Jackwood Laboratory

Daral Jackwood

Food Animal Health Research Program

Edgington Hall – OARDC
Wooster, OH 44691
Phone: 330-263-3964
Fax: 330-263-3777
Email: jackwood.2@osu.edu

Profile Page

Areas of Expertise

Animal Health Veterinary Microbiology
Veterinary Epidemiology Veterinary Infectious Diseases
Infectious Disease Epidemiology Veterinary Virology
Veterinary Diagnostics Veterinary Vaccine Production
Veterinary Preventive Medicine

Research Interests

The food animal industry produces high quality proteins that are part of a healthy diet. Diseases that affect these animals threaten the safety and quantity of this protein source. In particular, the loss of poultry meat and eggs can lead to poor nutrition and starvation since they are an important food source in many developing countries.

To address this problem, we are studying infectious bursal disease (IBD), an economically important immunosuppressive disease of chickens. IBD is caused by infectious bursal disease virus (IBDV), a bisegmented double-stranded RNA avian Birnavirus.

Research in our lab focuses on three main areas:

Disease Control

IBDV is mutating through antigenic drift, enabling it to avoid the immunity produced by current vaccines. In addition, reassortment of strains of IBDV can create viruses with unknown disease potential. We are using genetic engineering to produce IBDV proteins that self-assemble into empty shells known as virus-like particles (VLPs) that trigger an immune response but are completely non-infectious because they do not contain any viral genomic material. They therefore make ideal vaccines. Additionally, VLPs are unique because the proteins can be expressed from several antigenic strains of IBDV and incorporated into a universal vaccine that will protect against multiple strains of the virus. This genetically engineered vaccine is flexible, allowing new antigens to be easily introduced to keep pace with the antigenic changes that result from virus mutations.


To identify new strains of IBDV, we determine the nucleotide and predicted amino acid sequence of the surface viral protein VP2 (hvVP2). Phylogenic analysis using these sequences has provided valuable information into the ancestry of these viruses. In collaboration with scientists from the University of California, Davis, we identified the first North American occurrence of very virulent IBDV (vvIBDV) in California in 2008. This strain causes high morbidity and mortality in chickens. Less than a year later, we identified genome reassorted IBDV in California. Genome segment A of these reassortants was typical of vvIBDV but genome segment B was most closely related to serotype 2 IBDV. Since that time we have identified several genome reassorted viruses that represent combinations of genome segments from vvIBDV, classic virulent (cvIBDV), and serotype 2 IBDV. We have also shown that backyard chicken flocks appear to be contributing to the reservoir of new IBDV strains that impact commercial poultry operations. We are continuing to monitor commercial chicken and turkey flocks for new strains of IBDV using molecular diagnostic assays and nucleotide sequence analysis.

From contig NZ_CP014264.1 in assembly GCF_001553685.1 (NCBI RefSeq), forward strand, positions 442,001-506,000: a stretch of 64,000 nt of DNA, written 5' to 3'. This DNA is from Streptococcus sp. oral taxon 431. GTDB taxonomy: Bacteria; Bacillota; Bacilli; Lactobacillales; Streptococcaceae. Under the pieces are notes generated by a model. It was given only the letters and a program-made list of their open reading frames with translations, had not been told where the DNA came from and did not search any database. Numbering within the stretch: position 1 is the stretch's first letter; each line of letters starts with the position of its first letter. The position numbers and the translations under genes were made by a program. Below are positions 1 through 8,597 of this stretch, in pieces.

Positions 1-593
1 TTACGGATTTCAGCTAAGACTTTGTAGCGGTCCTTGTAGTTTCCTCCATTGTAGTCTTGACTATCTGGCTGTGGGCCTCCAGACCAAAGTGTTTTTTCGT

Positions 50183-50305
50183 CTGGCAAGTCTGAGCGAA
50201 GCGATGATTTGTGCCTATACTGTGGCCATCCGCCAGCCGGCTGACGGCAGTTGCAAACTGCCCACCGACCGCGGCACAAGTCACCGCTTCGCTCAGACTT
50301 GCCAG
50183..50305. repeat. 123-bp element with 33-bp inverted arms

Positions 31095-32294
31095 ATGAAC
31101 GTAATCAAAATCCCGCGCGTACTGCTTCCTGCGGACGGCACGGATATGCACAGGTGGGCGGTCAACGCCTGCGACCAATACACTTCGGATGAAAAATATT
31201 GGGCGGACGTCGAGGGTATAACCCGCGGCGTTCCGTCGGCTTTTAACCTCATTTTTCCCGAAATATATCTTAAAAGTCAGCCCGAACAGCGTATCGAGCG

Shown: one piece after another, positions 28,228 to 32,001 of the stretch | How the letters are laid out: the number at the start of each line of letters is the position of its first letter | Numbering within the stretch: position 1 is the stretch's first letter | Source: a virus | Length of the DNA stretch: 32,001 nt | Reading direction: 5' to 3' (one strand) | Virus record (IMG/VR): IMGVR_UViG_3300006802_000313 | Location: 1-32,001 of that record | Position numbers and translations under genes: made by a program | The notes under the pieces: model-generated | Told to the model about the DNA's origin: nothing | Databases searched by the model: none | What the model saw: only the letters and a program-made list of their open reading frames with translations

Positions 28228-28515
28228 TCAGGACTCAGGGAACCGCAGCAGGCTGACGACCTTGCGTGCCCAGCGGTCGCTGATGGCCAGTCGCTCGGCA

We are also examining the pathogenicity of genome reassorted IBDV from chickens and turkeys. Our studies have shown that genome reassorted viruses appear to be less pathogenic than vvIBDV in chickens. However, these viruses can still cause morbidity and mortality in SPF chickens and they are able to break through maternal immunity produced using commercial classic and variant vaccines. This suggests that current breeder vaccination programs may not adequately protect against these reassorted IBDV strains.



Infectious bursal disease

Infectious bursal disease (IBD) is caused by infectious bursal disease virus (IBDV) an avian Birnavirus first described in the USA near the town of Gumboro Delaware and thus the disease is also known as Gumboro disease. There are 3 recognized pathogenic types of IBDV; classic virulent (cvIBDV), sub-clinical (scIBDV), and very virulent (vvIBDV).

All three pathogenic types of IBDV cause immune suppression which leads to secondary infections and a failure to produce an immune response to vaccines. The cvIBDV typically cause a high morbidity and low mortality disease while the scIBDV cause very little morbidity and no mortality. The vvIBDV cause an acute disease in chickens characterized by high morbidity and high mortality.

These viruses have been controlled using breeder flock vaccination to produce maternal immunity in the chicks. When the breeder vaccines adequately match the antigenicity of the cvIBDV and scIBDV field challenge, this control program is very effective. Antigenic drift by the virus however, has circumvented the efficacy of some vaccination programs. When maternal immunity wanes in the chicks, some producers find that live-attenuated vaccines are needed to extend the protection against IBD in a flock. Day-of-age vaccination with recombinant herpes virus-IBDV vaccines is also an effective control measure because these vaccines are not affected by maternal immunity to IBDV. Control of vvIBDV has been accomplished using both maternal immunity and live-attenuated vaccination of young chicks. Because the vvIBDV are very aggressive and fast replicating viruses, vaccine programs that use intermediate and intermediate-plus viruses have been more successful than those that use more attenuated live vaccines.

The immune suppression resulting from an IBDV infection is the underlying cause of many respiratory and enteric diseases in chickens. IBD is an economic problem throughout much of the world. The type of disease and virus strains varies from continent to continent. Molecular epidemiology has demonstrated that genetic diversity is high among wild-type viruses. Laboratory studies have also shown that antigenic drift can confound control programs and that pathogenicity among IBDV varies with the strain of virus, host immunity and genetic makeup of the host.